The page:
Potential for commercialization
Breadfruit Morphology, Environmental Requirements and Production SystemsVegetative morphology
Breadfruit Germplasm Diversity and History of Collection and Description
Breadfruit Collection and Description at the University of the West Indies, St Augustine Campus
Breadfruit Germplasm Collection at the UWI: Rationale and objectives
Germplasm collection and the establishment and maintenance of the BGC
Description: Characterization and evaluation
Characterization and Evaluation of Caribbean and Pacific Accessions
Using Breadfruit Germplasm Descriptors
The approach to using the descriptors
Using descriptors for cultivar identification
Using descriptors for cultivar selection for production Tree descriptors
Food and nutrition security is a critical concern in most developing countries in the tropics in spite of the availability of a wide range of plant species used for food. One of the major challenges that has stymied the development of agriculture for contribution to food security in these countries is the paucity of information on most tropical food crop species. Underlying this constraint is very limited sustained research and documentation on crops that are considered of minor economic importance. Such crops are usually not traded internationally, and if they are, the quantities traded are insufficient for them to be significant foreign exchange earners. If they are sold on local markets, marketing arrangements are typically informal and their value chains underdeveloped. Such plant species are referred to as neglected and underutilized species (NUS).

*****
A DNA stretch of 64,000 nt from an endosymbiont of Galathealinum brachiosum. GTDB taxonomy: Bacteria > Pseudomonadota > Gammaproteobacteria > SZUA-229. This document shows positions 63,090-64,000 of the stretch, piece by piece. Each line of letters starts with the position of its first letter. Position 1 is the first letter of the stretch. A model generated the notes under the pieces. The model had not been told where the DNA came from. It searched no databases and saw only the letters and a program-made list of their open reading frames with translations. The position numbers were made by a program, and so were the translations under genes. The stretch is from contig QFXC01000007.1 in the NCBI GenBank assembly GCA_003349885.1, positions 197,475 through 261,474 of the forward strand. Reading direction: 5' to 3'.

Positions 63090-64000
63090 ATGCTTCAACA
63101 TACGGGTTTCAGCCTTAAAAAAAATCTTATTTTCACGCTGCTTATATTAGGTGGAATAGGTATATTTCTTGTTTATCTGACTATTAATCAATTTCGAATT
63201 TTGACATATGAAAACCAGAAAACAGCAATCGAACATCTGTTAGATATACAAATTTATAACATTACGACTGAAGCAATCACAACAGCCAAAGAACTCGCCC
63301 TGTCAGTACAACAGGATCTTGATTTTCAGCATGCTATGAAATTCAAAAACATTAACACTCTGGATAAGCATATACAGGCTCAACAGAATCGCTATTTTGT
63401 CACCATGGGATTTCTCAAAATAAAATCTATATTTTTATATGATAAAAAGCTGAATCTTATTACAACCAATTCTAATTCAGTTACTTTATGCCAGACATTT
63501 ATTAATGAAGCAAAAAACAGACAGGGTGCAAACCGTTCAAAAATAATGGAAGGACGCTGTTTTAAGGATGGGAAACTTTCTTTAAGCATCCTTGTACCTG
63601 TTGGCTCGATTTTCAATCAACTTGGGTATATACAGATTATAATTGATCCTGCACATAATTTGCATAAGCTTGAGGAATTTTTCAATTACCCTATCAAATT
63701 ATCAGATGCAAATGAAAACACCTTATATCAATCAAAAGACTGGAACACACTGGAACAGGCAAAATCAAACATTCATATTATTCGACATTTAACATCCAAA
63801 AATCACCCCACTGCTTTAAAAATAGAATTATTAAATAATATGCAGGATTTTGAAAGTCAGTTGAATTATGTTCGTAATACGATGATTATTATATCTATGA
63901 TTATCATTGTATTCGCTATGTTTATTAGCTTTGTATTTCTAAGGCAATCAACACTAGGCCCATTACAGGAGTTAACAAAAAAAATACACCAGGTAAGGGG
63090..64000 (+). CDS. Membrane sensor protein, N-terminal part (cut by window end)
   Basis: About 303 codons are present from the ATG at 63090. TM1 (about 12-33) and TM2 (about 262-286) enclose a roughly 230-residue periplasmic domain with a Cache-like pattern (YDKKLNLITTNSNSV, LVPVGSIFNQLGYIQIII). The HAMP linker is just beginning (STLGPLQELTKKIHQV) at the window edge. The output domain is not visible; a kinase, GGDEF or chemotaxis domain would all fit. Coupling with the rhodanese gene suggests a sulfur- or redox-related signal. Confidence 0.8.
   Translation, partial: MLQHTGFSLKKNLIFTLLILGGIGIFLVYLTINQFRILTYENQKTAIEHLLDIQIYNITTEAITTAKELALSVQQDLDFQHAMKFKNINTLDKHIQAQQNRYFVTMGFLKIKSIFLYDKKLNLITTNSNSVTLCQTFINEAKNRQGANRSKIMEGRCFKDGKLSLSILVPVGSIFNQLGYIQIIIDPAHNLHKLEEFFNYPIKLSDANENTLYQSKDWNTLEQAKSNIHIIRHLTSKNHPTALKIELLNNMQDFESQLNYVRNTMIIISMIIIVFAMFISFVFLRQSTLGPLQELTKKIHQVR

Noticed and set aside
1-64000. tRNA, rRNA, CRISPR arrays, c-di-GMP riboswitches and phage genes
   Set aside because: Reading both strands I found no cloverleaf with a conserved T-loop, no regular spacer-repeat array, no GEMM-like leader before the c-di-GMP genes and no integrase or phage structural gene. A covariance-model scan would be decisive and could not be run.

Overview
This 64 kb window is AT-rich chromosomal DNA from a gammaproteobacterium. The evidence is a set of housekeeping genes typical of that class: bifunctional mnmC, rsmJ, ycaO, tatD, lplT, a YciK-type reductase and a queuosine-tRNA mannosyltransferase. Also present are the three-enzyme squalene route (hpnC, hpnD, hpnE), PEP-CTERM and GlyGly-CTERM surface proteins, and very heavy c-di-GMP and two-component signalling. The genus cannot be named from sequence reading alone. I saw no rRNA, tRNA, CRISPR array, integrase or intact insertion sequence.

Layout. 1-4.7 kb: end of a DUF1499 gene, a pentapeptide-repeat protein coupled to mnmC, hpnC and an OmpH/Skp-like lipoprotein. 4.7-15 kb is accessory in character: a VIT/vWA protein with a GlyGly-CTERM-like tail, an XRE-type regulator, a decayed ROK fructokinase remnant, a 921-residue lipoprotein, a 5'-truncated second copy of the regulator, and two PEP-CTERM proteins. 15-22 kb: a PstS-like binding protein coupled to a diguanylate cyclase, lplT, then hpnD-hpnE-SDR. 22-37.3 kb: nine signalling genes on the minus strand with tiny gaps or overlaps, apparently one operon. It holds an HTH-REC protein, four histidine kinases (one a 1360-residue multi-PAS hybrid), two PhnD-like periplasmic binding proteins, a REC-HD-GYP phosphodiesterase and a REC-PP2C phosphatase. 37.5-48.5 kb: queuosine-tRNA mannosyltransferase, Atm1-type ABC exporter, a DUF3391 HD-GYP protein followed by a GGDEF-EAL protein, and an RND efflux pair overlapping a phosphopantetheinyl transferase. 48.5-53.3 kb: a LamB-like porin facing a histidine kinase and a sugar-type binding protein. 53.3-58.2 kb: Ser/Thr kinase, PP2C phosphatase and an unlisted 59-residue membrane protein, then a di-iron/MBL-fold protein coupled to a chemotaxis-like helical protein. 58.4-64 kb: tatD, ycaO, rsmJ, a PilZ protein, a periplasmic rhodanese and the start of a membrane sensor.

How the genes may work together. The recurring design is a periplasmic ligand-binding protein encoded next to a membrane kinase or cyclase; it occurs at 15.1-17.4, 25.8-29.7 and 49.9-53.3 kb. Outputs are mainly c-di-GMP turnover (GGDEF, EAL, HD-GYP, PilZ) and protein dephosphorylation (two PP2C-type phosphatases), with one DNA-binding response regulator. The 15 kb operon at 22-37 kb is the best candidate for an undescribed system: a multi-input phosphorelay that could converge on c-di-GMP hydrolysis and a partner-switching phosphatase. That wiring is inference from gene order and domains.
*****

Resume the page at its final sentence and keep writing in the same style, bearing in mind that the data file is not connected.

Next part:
One such NUS is breadfruit, a traditional carbohydrate staple in the Pacific and the Caribbean, which has declined considerably in importance while the consumption of imported food has increased. However, benefits such as its significant nutritional value, versatility in methods of preparation and high productivity substantiate breadfruit’s considerable potential as a crop for sustainable food and nutrition security. Other significant advantages include its complementarity with other crops in farming systems in the humid tropics and its contribution to environmental conservation through the soil cover and recycled nutrients provided by the tree canopy and leaf litter, respectively. In recognition of this potential and the increasing erosion of its genetic diversity, breadfruit was identified among those tropical food crop species for conservation for food and agriculture under the International Treaty for Plant Genetic Resources for Food and Agriculture. In reality, however, germplasm conservation is more likely to be achieved by increased demand for the crop and its by-products.